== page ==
King Charles II orders John Milton's books burned — August 13, 1660
This week marks the anniversary of when King Charles II issued a proclamation ordering the burning of books by John Milton, author of the famous epic poem Paradise Lost.
Milton was politically active during time of the English Civil War and was known to oppose monarchy, rejecting the then-popular idea that kings were divinely ordained by God to rule.
Issued before the release of Paradise Lost, the order called for the burning of two books by Milton defending the overthrow of kings and another book written by radical John Goodwin.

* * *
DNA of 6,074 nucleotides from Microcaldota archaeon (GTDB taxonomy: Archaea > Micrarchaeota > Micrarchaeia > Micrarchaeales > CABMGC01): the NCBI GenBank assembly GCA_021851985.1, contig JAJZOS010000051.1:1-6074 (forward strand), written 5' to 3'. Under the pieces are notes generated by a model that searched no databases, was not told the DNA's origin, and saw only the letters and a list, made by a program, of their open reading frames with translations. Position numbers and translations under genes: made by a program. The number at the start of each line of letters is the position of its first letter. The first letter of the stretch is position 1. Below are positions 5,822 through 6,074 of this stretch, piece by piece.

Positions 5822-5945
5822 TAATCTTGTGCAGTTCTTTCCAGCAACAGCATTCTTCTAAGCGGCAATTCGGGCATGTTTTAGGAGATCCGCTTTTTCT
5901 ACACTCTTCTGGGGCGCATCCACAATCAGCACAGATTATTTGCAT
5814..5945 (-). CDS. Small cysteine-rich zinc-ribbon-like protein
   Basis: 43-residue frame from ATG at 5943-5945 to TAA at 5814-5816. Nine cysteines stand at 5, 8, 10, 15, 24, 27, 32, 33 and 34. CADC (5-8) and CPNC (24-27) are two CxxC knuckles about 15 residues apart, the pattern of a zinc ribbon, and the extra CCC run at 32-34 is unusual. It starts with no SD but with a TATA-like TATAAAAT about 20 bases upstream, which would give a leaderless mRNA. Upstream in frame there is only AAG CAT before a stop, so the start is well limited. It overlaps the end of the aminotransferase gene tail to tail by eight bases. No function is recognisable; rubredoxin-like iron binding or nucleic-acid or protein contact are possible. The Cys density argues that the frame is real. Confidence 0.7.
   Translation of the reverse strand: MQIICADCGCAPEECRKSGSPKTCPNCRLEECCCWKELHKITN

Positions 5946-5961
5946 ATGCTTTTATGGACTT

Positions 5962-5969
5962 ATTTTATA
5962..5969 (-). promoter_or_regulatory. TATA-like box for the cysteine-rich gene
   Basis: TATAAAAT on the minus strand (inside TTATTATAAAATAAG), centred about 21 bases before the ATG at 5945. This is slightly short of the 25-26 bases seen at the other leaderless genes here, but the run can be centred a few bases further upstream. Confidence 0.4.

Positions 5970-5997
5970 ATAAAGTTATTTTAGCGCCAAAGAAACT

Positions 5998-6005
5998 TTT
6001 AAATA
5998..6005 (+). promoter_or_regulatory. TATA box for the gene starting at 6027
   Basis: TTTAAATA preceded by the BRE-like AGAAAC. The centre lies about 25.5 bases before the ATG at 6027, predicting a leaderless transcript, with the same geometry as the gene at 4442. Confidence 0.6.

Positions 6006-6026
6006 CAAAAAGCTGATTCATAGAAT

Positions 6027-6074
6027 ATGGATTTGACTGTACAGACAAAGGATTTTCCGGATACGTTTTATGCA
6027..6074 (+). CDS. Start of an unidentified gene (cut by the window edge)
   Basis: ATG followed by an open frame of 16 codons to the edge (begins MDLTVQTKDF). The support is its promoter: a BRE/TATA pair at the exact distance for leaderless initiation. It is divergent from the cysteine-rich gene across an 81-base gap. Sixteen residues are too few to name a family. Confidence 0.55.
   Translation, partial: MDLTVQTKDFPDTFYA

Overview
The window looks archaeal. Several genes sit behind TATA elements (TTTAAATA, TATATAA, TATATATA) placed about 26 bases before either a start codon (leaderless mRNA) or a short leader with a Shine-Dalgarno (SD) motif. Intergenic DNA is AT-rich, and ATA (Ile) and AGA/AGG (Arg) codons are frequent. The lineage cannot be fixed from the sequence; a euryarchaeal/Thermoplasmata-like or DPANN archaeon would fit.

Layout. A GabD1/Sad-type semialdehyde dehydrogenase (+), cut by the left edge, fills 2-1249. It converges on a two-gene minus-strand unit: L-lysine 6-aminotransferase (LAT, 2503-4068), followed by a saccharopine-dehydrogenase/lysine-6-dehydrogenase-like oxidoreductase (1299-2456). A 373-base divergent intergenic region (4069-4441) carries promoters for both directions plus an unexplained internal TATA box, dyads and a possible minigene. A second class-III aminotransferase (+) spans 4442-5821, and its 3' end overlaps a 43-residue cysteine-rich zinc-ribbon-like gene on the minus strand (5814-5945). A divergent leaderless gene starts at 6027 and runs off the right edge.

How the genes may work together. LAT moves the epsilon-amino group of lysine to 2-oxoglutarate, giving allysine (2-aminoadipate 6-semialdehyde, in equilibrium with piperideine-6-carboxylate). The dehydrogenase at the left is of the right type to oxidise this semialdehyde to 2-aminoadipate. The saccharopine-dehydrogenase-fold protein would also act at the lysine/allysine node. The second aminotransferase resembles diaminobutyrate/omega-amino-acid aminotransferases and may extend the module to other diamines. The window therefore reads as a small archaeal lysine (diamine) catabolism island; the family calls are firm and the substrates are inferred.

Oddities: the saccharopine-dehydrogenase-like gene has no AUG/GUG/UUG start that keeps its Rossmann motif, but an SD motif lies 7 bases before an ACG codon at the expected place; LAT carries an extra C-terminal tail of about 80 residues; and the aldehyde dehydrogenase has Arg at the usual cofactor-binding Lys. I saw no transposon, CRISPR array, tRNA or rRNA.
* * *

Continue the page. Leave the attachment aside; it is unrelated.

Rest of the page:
“Milton’s Tenure of Kings and Magistrates provocatively claims that ‘it is Lawfull … to call to account a Tyrant, or wicked king … and put him to death.’ This was published in 1649, just after Charles I’s execution,” explained the British Library’s website.
“Milton was hired as Latin Secretary in Oliver Cromwell’s Commonwealth. As part of this role, he was commissioned to write Eikonoklastes – meaning ‘image breaker’ – to counteract the flattering view of Charles I in Eikon Basilike, meaning ‘the image of the king’. Milton’s Eikonoklastes (1649) is one of the three books banned in this proclamation.”